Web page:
Squamous Cell Carcinoma of the Breast

John Han-Chih Chang, MD and Kenneth Blank, MD
Last Modified: November 1, 2001

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Question
Dear OncoLink "Ask the Experts,"
Please send information on squamous cell carcinoma of the breast. Anything you could tell us would help.  
BC


Answer
John Han-Chih Chang, MD and Kenneth Blank, MD, Editorial Assistants for Oncolink, respond:

Dear BC,
Thank you for your interest and question.

Not much is published on squamous cell carcinomas of the breast due to its rarity. Some believe it is a separate histology from ductal carcinoma, but others feel that it is part of a spectrum of squamous metaplasia that can occur with ductal cancers of the breast.

Diagnostically, little distinguishes squamous cell cancers of the breast from all others. In 1996, there was some data out of Princess Margaret Hospital on 19 patients with pure squamous cell carcinomas of the breast. Only 5 were available for full evaluation of their charts, pathology and radiology records. Of those five, the mean age of the patients was 55, with the tumor size average of 5 cm. These lesions were indistinguishable from ductal carcinomas on mammogram. There was a suggestion that some of the squamous cell carcinomas demonstrated more necrosis, which may appear more cystic on ultrasound than ductal carcinomas. They concluded that there was no difference in the diagnostic aspects regarding this rare histology.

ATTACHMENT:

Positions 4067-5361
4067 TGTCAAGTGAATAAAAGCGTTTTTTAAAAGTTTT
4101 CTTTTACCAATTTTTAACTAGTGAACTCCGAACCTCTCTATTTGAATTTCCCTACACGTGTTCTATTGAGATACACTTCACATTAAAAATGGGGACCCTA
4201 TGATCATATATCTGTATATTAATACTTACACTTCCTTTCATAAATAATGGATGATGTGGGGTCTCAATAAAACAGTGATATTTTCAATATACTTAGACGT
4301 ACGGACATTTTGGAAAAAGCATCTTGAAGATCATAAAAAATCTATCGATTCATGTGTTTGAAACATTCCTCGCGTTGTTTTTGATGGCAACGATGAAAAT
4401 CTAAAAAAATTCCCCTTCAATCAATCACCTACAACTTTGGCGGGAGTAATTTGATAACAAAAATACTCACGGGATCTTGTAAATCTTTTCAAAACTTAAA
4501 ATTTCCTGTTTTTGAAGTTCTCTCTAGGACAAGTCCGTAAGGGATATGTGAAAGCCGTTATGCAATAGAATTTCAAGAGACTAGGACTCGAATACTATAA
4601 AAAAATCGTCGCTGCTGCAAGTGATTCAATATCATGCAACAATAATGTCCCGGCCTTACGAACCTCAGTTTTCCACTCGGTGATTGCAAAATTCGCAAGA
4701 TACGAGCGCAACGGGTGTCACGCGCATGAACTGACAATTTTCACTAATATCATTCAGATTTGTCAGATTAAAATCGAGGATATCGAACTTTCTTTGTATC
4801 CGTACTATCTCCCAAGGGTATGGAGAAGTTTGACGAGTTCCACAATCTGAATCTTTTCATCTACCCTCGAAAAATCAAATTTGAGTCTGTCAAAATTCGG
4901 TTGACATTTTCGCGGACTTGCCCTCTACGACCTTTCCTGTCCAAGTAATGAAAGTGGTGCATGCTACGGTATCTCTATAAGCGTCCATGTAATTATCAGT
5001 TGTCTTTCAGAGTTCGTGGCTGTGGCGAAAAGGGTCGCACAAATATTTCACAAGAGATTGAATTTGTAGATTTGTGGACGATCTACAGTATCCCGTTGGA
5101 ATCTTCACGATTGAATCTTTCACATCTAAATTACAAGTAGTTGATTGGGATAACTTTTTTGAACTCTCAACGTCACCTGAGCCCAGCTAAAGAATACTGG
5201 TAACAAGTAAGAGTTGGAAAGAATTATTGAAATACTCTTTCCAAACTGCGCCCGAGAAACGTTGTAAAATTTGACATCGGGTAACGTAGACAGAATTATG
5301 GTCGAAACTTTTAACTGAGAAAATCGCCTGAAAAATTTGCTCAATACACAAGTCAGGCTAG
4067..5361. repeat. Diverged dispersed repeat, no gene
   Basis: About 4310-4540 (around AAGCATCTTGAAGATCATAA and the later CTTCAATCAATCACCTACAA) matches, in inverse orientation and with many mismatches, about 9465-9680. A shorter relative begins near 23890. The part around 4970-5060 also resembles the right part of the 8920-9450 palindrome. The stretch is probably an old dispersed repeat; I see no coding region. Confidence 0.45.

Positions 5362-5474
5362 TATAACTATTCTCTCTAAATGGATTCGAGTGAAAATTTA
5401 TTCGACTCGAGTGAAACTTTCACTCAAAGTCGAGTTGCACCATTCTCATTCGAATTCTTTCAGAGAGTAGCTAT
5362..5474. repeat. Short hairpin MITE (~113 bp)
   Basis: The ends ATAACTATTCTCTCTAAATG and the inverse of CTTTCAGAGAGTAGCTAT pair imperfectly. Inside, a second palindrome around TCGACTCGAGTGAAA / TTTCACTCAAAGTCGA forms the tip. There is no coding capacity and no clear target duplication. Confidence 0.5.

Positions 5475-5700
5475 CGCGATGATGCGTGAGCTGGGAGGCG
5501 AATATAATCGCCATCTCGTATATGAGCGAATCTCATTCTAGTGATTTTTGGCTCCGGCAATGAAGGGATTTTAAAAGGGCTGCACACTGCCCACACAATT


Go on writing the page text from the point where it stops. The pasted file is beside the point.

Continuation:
Because of the fact that it is rare, risk factors for squamous cell breast cancer are not defined any different than for ductal carcinoma. As an aside, two case reports published did reveal that there have been cases (one each) of this rare histology being found in breast cancers after treatment for Hodgkin's disease or after breast augmentation.

Some have suggested a poor prognosis with this histology, but others state that stage for stage there is no difference in outcome. The number of patients with squamous cell histology is too low to make a definitive statement on the subject. As a rule, this type of breast cancer is treated no different than ductal or lobular carcinomas of the breast with comparable outcomes.



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